Middletown Mayor Tony Fiore promised an on-time budget. Check.

He said it’d be significantly smaller than 2010’s budget. Check.

He also promised it would be within the state’s new two-percent property tax cap. Technically a check — although the tax levy will be raised 2.99 percent over the current year’s.

“We are under the two-percent cap but there are a few exemptions,” he said. “Really, the pension costs and the snowstorms took us .99 percent over the cap, but that’s allowed.”

At $61.1 million, the 2011 budget, introduced Monday night, represents a 6 percent cut in spending, or $4 million. But it comes with an increase to local taxes due to an influx of tax appeals that cost the township around $5 million, officials say.

Of the total, $46.7 million will be raised through municipal taxes, a 2.99 percent increase over 2010. The increase is allowed under the new tax cap because the increase is compromised mostly of health insurance and pension increases, both exemptions to the cap, Chief Financial Officer Nic Trasente said.

In a press release issued prior to the township committee meeting, Fiore said the total $1.36 million tax increase “complies with the new 2% cap levy law.”

If approved, the tax rate will increase nearly 8 cents — because of the town’s recent property reassessment — from 39.8 cents to 47.2 cents per $100 of average assessed property value.

“It’s an 8-cent increase, but dollar-wise it went down,” Trasente said.

For a home with the average assessed value of $380,000, local taxes would increase $60.04 a year, or $5 a month.

Cutting spending was a huge priority this year, Fiore said. With a shared service agreement with Monmouth Regional Health Services, the township anticipates saving about $188,000; privatizing contracts for street and road work will help save about $230,000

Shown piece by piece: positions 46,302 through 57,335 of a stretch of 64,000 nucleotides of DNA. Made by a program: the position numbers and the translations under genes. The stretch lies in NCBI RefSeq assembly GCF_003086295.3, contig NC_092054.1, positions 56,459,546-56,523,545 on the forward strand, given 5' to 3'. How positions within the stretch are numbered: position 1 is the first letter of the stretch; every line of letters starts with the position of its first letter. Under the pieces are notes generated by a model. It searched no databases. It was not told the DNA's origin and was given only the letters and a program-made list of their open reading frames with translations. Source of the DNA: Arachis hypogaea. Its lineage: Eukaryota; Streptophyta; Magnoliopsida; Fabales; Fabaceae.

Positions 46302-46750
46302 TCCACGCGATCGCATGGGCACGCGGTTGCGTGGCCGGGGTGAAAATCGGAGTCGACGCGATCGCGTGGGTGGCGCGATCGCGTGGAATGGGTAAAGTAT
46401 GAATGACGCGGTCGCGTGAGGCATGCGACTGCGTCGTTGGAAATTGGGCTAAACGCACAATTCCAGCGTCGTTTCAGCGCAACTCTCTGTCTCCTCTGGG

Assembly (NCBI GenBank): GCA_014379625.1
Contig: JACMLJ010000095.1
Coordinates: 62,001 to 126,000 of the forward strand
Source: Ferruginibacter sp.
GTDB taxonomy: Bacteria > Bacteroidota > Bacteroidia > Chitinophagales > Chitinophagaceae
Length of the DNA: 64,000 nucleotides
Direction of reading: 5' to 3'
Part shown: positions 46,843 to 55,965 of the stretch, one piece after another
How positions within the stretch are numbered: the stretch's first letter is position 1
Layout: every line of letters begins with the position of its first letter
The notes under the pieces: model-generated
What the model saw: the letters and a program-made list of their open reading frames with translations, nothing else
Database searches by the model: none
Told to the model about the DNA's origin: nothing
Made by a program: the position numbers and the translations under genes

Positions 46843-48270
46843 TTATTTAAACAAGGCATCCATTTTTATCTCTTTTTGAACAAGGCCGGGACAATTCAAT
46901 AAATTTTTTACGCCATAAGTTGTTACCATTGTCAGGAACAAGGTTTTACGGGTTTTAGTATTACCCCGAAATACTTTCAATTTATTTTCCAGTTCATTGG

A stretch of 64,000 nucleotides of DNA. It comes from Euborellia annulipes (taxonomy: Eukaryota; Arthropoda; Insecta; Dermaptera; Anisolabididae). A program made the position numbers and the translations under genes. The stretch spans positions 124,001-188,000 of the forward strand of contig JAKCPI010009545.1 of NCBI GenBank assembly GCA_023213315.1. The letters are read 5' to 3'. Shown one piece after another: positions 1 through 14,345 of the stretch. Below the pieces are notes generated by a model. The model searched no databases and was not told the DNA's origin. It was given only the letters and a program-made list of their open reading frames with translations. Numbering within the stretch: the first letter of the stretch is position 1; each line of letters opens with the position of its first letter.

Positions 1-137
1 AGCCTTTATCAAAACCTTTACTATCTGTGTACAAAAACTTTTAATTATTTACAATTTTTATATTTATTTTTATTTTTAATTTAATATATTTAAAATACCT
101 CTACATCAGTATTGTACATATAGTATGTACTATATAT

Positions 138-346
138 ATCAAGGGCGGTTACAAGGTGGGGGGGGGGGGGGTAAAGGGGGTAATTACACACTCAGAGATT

The budget also includes a potential 26 layoffs, including those of 10 police officers, which will save the town $1.27 million in salaries and benefits.

Contract negotiations are still ongoing to try and save those jobs, Fiore said.

The town took a hard hit on healthcare costs this year, accounting for about $8 million, as well as insurance, making concessions by bargaining units all the more imperative, he said, not only to save jobs, but to keep spending down.

“The healthcare costs are really starting to be staggering,” Fiore said. “We really need to do something about these rising costs.”

And yet, Middletown was able to deliver a budget that tightens spending, Fiore lauded, but at the same time acknowledged that it came at a price of its own.

“Find a municipality that’s going to cut six percent of its appropriations despite rising costs,” he said, “and it’s going to be painful.”

Last year, Middletown officials got roasted for exceeding the tax cap, not to mention dragging the process out well into the year. Fiore vowed that wouldn’t be the case this year, and although he said he’s still hopeful the town’s unions will offer concessions, Middletown is intent on having a plan in place no matter what.

“The goal is working together and coming to on agreement to get savings dollar for dollar, and we’ll bring jobs back,” he said. “If we can’t we’ll move forward, and that’s what this budget is doing.”

The budget, which is set for a public hearing May 2, can be viewed on the township’s new website.